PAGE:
The fourth celebrity hacker—who was charged earlier this year with hacking into over 250 Apple iCloud accounts belonged to Jennifer Lawrence and other Hollywood celebrities—has been sentenced to eight months in prison.
Earlier this year, George Garofano, 26, of North Branford, admitted to illegally obtaining credentials of his victims’ iCloud accounts using a phishing scheme, carried out from April 2013 to October 2014, in which he posed as a member of Apple’s security team and tricked victims into revealing their iCloud credentials.
Using stolen credentials, Garofano then managed to steal victims’ personal information, including their sensitive and intimate photographs and videos, from their iCloud accounts, and then leaked them on online forums, like 4Chan.
Among the victims were Jennifer Lawrence, Kim Kardashian, Kirsten Dunst, Kate Upton, American Olympic gold medallist Misty May Treanor and actors Alexandra Chando, Kelli Garner and Lauren O’Neil.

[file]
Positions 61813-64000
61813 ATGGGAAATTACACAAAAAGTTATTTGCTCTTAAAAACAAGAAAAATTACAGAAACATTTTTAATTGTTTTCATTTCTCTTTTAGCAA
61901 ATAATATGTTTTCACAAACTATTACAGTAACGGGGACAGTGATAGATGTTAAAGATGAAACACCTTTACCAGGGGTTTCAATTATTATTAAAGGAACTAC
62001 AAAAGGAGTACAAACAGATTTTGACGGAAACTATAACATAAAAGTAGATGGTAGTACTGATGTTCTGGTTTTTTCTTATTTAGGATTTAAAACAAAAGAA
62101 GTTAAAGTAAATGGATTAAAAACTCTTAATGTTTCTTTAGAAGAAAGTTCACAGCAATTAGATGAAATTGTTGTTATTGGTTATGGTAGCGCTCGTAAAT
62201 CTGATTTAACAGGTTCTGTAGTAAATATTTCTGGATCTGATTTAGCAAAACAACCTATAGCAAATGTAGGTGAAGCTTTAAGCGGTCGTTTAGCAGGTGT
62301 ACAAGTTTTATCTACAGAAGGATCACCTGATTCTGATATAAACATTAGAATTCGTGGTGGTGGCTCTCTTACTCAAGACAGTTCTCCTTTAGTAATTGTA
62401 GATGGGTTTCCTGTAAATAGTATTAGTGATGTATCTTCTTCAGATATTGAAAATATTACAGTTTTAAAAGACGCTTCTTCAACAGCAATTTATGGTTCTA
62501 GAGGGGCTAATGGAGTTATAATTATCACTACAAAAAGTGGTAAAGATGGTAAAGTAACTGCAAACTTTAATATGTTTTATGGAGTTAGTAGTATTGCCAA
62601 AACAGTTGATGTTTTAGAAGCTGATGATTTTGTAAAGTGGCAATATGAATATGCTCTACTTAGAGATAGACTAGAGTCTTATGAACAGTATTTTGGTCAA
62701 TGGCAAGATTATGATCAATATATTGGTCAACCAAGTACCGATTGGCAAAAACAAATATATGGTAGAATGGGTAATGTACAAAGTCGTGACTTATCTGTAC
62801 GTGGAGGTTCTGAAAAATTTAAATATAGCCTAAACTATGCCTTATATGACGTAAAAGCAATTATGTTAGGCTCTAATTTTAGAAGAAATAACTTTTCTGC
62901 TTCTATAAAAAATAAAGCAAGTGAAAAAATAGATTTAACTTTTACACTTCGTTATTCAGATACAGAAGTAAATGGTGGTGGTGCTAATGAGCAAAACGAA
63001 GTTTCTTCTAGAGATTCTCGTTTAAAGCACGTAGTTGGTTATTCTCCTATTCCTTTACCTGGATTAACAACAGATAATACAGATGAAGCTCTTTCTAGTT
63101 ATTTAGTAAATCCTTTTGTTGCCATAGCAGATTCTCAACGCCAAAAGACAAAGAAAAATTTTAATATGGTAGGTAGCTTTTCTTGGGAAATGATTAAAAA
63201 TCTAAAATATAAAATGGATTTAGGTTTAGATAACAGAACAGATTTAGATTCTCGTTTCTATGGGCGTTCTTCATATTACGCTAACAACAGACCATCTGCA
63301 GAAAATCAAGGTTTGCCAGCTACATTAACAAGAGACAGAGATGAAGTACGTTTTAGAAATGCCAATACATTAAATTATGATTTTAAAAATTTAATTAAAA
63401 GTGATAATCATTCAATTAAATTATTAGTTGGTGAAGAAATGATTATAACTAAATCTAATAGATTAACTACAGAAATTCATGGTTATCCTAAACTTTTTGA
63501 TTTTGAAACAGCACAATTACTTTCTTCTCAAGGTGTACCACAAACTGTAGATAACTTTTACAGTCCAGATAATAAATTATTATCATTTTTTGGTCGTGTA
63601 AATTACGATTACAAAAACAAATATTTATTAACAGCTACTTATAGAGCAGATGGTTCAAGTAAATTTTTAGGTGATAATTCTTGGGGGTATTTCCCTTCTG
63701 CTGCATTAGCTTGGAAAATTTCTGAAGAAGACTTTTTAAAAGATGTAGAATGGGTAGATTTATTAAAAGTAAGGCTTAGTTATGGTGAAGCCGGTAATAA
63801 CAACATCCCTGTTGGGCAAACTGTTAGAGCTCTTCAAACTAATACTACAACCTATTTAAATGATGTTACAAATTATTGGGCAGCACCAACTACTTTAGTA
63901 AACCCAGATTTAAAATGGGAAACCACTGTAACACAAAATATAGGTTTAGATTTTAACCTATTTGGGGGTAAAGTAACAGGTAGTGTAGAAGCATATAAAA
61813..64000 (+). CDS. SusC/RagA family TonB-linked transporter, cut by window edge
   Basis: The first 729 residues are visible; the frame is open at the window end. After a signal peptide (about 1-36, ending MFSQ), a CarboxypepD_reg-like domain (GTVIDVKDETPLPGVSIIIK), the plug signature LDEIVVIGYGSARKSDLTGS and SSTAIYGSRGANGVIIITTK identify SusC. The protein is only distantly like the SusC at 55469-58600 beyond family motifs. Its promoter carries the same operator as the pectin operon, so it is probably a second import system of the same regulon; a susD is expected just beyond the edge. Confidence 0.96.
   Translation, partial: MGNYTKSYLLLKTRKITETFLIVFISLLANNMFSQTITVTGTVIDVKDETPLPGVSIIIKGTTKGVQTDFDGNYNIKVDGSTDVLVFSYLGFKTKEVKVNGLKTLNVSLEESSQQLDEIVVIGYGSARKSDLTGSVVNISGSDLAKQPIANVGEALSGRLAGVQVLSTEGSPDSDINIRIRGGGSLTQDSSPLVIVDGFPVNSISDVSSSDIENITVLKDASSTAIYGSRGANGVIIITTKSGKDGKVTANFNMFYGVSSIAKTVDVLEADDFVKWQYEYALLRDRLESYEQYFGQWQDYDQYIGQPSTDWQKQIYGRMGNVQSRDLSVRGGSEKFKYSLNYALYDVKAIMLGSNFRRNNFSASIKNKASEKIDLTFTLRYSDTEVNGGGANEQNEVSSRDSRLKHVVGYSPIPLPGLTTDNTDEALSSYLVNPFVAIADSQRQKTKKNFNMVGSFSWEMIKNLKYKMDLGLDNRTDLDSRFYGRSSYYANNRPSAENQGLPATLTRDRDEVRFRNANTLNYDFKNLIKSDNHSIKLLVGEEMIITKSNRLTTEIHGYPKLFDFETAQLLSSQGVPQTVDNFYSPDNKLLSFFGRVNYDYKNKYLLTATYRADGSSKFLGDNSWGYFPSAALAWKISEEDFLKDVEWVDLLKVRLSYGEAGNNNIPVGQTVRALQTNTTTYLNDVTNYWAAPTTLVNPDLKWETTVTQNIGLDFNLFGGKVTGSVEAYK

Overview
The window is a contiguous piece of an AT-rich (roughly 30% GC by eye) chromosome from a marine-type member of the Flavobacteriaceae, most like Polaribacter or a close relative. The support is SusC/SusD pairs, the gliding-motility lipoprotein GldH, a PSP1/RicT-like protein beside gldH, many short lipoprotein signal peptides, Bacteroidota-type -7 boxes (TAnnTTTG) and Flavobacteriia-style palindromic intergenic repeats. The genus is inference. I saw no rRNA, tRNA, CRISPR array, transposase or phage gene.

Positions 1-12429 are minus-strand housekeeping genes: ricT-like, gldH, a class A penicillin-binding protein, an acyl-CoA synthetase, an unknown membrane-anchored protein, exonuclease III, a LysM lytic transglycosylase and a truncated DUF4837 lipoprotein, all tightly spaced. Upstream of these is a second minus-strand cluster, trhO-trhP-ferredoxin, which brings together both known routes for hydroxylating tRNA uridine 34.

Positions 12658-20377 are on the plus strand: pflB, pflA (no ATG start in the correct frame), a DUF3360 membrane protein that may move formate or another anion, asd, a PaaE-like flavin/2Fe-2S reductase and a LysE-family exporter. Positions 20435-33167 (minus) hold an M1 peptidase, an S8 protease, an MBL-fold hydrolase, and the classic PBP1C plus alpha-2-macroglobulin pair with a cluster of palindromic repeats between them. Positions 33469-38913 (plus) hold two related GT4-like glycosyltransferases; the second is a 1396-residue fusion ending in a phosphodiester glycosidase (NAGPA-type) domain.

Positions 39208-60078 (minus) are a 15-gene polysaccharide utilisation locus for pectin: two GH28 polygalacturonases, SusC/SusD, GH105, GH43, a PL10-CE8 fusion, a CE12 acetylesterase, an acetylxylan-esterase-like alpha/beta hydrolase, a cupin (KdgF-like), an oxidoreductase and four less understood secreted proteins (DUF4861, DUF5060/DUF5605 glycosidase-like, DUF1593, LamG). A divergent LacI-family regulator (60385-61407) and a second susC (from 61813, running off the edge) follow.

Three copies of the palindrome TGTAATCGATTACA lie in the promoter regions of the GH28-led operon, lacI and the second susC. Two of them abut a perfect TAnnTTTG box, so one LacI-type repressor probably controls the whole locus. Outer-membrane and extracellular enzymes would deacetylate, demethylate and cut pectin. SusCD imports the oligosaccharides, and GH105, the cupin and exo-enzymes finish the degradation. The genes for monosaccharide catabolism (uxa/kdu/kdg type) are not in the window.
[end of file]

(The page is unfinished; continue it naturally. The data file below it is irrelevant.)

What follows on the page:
While prosecutors asked for a sentence of at least 10 to 16 months in prison, Garofano’s lawyer requested the judge to give his client a lighter sentence of five months in prison and another five months of home confinement.
However, a federal judge at the US district court in Bridgeport on Wednesday sentenced Garofano to 8 months in prison and 3 years of supervised release after his prison term is over.
Garofano is one of the four hackers who stole and leaked celebrities’ nude photographs in the 2014 event, which is well known as “The Fappening” or “Celebgate” scandal.
The other three Celebgate hackers had already been sentenced for their roles in the celebrity photo hack:
- Edward Majerczyk, 28, was sentenced to nine months in prison after pleading guilty to felony hacking and violating Computer Fraud and Abuse Act.
- Ryan Collins, 36, was sentenced to 18 months in prison after pleading guilty to the same.
- Emilio Herrera, 32, pled guilty to the same but is still awaiting his sentencing.
While the US Attorney says there’s no evidence that Majerczyk, Collins, or Herrera shared or posted the stolen photos online, prosecutors allege that Garofano, in some instances, also traded the stolen iCloud credentials and the victims’ intimate images with other people.
Garofano, who is released on a $50,000 bond, will surrender on October 10, 2018, to serve his prison sentence.
The judge has also ordered Garofano to perform 60 hours of community service while he is on supervised release.